Used for printing. These should be enabled only if you have CUPS compatible printer that works in Fedora.
Distcache is for distributed session caching. It is primarily for SSL/TLS servers. Apache can use this. Most desktop users should have these disabled.
This basically an interface for the D-BUS system to control networking devices on your computer. It is highly recommended you leave this enabled if you are using NetworkManager, use DHCP, are on a Laptop or require switching between different networks (ie. wired, unwired). Fixed IP or users who don't use DHCP to connect to their network can disable this.
This service is specific to Fedora's installation process meant to perform certain tasks that should only be executed once upon booting after installation. Even though it verifies it has been run before (using /etc/sysconfig/firstboot), it can be disabled.
This is the console mouse pointer (no graphics). If you do not use the text console (CTRL-ALT-F1,F2..) then disable this. However it is good practice to leave this enabled for runlevel 3 (console) and disabled for runlevel 5 (x-server).
HAL refers to the Hardware Abstraction Layer. This is a critical service for collecting and maintaing information about hardware from several sources. Fedora requires this, hence leave this enabled. Read for an overview of HAL.
hplip, hpiod, hpssd
HPLIP is a service to support HP printers in Linux, including Inkjet, DeskJet, OfficeJet, Photosmart, Business Inkjet and some LaserJet printers. This supported by HP through HP Linux Printing Project. HPLIP should be enabled only if you have a supported compatible printer.
This is the Apache HTTP Web Server. If you installed this and are doing web development then leave this enabled. However most desktop users and/or non-developers should leave this disabled.
This is the standard Linux software firewall. This is highly recommended if you are directly connected to internet (cable, DSL, T1). It is not required if you use a hardware firewall (D-Link, Netgear, Linksys, etc) but it is still recommended.
This services is the firewall for IPv6 communication. If you are not using IPv6 (most users), then you can disable this.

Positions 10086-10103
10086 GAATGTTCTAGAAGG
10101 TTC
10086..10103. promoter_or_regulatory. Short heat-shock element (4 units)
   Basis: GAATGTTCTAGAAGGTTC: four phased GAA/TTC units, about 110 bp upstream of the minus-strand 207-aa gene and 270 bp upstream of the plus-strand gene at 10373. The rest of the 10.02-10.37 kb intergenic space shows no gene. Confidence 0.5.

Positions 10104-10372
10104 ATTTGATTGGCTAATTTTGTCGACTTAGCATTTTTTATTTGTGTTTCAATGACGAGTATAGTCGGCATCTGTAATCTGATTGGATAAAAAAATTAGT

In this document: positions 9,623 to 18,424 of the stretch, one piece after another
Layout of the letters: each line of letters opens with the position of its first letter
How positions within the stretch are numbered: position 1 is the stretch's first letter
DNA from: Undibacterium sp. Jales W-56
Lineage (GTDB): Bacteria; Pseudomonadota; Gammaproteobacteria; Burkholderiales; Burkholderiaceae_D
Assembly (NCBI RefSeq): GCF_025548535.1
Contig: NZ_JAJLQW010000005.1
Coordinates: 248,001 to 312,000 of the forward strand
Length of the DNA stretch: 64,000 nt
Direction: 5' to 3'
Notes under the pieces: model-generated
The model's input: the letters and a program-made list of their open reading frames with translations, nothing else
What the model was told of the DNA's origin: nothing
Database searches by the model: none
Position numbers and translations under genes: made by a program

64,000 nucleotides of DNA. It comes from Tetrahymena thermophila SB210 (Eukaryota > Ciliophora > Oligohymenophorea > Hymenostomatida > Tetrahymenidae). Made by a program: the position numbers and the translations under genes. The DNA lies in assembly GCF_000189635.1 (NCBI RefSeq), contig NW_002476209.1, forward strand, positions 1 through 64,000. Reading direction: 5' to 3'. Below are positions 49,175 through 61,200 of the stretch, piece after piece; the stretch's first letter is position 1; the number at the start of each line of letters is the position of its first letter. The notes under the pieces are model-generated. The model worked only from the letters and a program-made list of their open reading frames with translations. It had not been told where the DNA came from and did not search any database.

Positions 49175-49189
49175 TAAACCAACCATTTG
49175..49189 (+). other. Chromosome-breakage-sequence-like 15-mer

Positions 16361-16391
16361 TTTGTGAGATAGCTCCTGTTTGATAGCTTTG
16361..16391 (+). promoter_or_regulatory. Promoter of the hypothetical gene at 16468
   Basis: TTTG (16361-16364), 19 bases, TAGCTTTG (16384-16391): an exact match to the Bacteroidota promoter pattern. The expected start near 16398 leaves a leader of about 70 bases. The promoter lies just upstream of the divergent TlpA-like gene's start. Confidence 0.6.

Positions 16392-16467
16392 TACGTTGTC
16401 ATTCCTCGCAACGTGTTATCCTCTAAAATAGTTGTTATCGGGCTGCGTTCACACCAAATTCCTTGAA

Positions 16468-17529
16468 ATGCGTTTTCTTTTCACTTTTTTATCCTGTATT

IrDA support infrared communications between devices (laptops, PDA's, mobile phones, calculators, etc). This should be disabled for most users.
This service is to increase performance across processors on a multiprocessor system. For users who do not have multiple processors/multiple cores this should be disabled. However newer computers with multi-core CPU's (Intel Core 2 Duo, AMD X2) should enable this. Leaving this enabled will not effect performance on single CPU/single core systems.
This is another form of internet connect service/hardware. Unless you have an ISDN modem, disable this.
Kudzu is Fedora's hardware probing service. It optionally configures changed hardware. If you swap hardware or need to detect/re-detect hardware this can be left enabled. However most desktop or servers can disable this and run it only when necessary.
LIRC provides support for infrared remote controls in Linux. If you do not have this hardware, leave this disabled. However this is required for infrared control in applications such as Myth TV.
LISa is LAN information service and provides similar functionality to the "network neighbourhood" concept in Windows. While this is only useful for computers on a network, users of Samba or NFS may not require this. Most users should leave this disabled.
lm_sensors provides monitoring for motherboard sensor values or specific hardware (commonly used with laptops or high-end servers). It is useful for watching realtime values for PC health, etc. This is also popular with GKrellM users. It is recommended to disable this unless you have a need.
This is required to see proper context information when you are using SELinux. By default, Fedora has SELinux enabled. Users who do not use SELinux can disable this.
Is useful for monitoring Software RAID or LVM information. It is not a critical service and may be disabled.
This is an IPC (Interprocess Communication) service for Linux. Specifically this communicates with D-BUS, a critical component. It is highly recommended to leave this enabled.
The Network Audio System is a network transparent, client/server audio transport system. It can be described as the audio equivalent of an X server. This is connected into the KDE sound system. This should be left enabled.
Initializes network console logging. This can be left to its default disabled state.